The Anatomy of a Female Psychopath

This week, filmgoers are once again reminded that evil never really dies.  However, it’s still one week too early for fans to be terrified by the man who haunts Elm Street and Freddy Krueger doesn’t hold a candle to a furious female without a moral barometer. With this week’s release of the relationship thriller, Homecoming, I thought it would be fitting to examine why crazy women onscreen are so scary. In order to that, one has to observe the reasons why the fairer sex can take an ‘eccentric’ turn for the worst.

Rejection (Fatal Attraction )

Envy (The Crush, Homecoming)

Cyber-stalking (Obsessed)

Friends with benefits syndrome (Vanilla Sky)

Revenge (Inside)

Fashion (Serial Mom)

Just Because (Basic Instinct)


“Hell hath no fury like a woman scorned.”

In 1987, Glenn Close startled viewers with her convincing performance as the psychopathic mistress in Fatal Attraction and proved that even though men fear rejection from the opposite sex, women down right LOATHE it. Erika Christensen also displayed signs of fury when Jesse Bradford rejected her need to expand their foolish one night stand into something more in the ‘Fatal Attraction for teens’ film, Swimfan. Rejection is always the first catalyst in exposing a psychopathic female’s true colors.


The venom clamors of a jealous woman poison more deadly than a mad dog’s tooth.” William Shakespeare

Most people would probably agree that women are built to have a rather competitive feminine nature when it comes to dealing with other women.  The hideous side of envy tends rear its ugly head from time to time when the familiar green-eyed monster comes out in women, but most time when it comes out, the worst anyone has to deal with are unwarranted bitchy remarks. Although, movies have proven there can be far worse to deal with.  Adrienne (played by Alicia Silverstone) broke bones and planted bee hives in The Crush when it came to any girl trying to steal Nick’s (Cary Elwes) attention from her.  Mischa Barton ends up chaining her ex-boyfriend’s injured girlfriend to a bed “Misery” style. Yes, films like The Crush and this month’s Homecoming suggest that envy can be a dangerous thing.


“U R EZ 2 LUV. LOL, MEG” –Meg Griffin

Today we can flirt, booty call and initiate relationships safely from the confines of our keyboards. However, because of society’s now obsessive need to regurgitate every single thought or detail of their private lives in a single “tweet,” it has also become far too easy in becoming a victim of cyber stalking or harassment.  Ali Larter displayed in Obsessed that not all emailed sexy photos can be a good thing.  Sooner or later, I predict we will see a thriller about a scorned ex-girlfriend’s reaction to seeing her ex boyfriend’s relationship status change from ‘single’ to ‘in a relationship’ on Face Book. (Oh bet on it!)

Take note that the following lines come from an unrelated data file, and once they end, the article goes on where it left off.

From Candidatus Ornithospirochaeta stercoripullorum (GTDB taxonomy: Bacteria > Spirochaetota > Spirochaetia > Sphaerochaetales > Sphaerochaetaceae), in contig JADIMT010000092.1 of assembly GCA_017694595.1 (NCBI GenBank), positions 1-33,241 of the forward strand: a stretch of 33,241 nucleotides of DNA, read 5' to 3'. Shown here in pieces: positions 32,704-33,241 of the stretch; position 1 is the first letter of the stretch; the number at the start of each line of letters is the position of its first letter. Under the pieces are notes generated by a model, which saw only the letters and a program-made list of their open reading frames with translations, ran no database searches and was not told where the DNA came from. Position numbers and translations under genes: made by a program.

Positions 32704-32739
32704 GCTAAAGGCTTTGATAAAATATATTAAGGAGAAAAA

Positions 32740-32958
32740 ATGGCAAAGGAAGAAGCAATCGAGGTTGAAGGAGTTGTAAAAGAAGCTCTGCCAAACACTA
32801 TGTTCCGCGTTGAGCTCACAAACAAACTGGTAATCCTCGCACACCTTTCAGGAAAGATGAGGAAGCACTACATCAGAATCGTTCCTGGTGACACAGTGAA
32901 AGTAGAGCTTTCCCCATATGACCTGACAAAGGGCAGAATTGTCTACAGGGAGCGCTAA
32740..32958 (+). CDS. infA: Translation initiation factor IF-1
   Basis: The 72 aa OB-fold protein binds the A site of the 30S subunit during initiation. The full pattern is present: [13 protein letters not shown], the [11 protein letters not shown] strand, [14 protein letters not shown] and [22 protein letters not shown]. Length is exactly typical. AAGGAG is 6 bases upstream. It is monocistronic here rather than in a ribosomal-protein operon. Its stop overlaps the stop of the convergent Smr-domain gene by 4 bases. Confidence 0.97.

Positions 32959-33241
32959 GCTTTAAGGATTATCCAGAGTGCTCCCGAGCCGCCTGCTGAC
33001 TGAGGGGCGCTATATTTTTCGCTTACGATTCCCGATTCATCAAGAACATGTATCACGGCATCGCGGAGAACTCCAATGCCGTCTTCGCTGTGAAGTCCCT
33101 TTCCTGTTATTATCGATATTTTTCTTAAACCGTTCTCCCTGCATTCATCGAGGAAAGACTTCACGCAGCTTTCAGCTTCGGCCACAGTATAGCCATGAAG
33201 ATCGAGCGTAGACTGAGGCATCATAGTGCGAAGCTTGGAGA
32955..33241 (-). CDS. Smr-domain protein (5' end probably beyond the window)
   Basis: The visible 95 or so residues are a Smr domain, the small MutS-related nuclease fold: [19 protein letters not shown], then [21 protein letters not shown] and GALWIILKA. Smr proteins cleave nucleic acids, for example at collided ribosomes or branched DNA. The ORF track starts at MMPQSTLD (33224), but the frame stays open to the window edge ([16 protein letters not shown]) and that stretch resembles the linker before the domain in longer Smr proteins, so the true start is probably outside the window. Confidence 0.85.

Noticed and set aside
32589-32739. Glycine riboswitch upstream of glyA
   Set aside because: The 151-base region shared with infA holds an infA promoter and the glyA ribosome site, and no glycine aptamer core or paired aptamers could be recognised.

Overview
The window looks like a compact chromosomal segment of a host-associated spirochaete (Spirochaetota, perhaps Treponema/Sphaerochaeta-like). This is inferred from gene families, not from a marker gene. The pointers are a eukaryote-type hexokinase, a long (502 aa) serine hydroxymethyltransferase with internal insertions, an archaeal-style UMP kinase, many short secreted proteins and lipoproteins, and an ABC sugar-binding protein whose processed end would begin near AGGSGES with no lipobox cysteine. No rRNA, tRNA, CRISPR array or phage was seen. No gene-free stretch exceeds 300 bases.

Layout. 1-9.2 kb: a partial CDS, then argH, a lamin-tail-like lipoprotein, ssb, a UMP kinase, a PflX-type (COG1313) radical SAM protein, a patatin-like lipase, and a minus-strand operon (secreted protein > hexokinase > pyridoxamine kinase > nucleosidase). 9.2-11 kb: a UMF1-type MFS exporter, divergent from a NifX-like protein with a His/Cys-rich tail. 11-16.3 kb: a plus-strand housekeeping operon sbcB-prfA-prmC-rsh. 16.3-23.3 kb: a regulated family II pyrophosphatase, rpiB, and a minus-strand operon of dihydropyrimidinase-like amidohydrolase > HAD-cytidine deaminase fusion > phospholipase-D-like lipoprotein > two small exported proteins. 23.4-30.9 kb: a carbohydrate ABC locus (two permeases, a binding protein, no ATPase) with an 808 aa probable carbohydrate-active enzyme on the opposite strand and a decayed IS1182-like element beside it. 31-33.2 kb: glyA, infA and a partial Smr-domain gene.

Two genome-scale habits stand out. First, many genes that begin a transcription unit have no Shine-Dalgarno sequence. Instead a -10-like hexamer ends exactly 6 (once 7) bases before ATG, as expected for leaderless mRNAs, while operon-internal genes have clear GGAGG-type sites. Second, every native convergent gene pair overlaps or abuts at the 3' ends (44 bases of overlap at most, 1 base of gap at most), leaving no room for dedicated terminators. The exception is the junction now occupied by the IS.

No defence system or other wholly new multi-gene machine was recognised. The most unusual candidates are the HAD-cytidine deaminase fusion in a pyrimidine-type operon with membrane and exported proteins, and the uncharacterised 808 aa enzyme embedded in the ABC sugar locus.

‘Friends with Benefits Syndrome

“Carrie, you can’t date your f*ck buddy.”-Samantha Jones

Over recent years, many women have found themselves unsuccessfully attempting to upgrade their “friends with benefits” to loving boyfriends. Like Eddie Murphy had so eloquently put it in his stand up comedy film, Raw, women try to p*ssy trap men into relationships all the time. Dexter Morgan (Michael C. Hall) found out how hard it was to end his torrid affair with his warped AA sponsor (Jamie Murray) in Dexter. Cameron Diaz drove her and Tom Cruise off a bridge in Vanilla Sky when he couldn’t realize that “swallowing” was a sign of commitment. Trust me; there are no benefits when you decide to sleep with a friend.


“No one rejoices in revenge than a woman.”-proverb

Sometimes it’s just good ol’ fashioned revenge that can drive a woman on the silver screen insane.  Take the female antagonist in Inside for example. She was simply driven to kill by the loss of her baby and her actions shook viewers to the core as she created an unspeakable massacre. Yes, ice pick killings, hobbling and bunny-boiling are not the only frightening things women are capable of doing.


“You can’t wear white after Labor Day!”-Beverly Sutphin

In one woman’s case in Serial Mom, a crime of passion was justified simply by a fashion faux-pas.  Kathleen Turner’s character in John Water’s classic is the reason why I do not wear white after Labor Day.

So why are crazy women on the big screen scary enough to be constantly revamped in similar thrillers year after year? Just like how people were scared to get back in the water after watching Jaws, deep down we know that a woman’s fury is something that is not a myth and is something not to be messed with. ;)

Don’t forget to catch Homecoming on Blu-Ray and DVD this week!

Be Sociable, Share!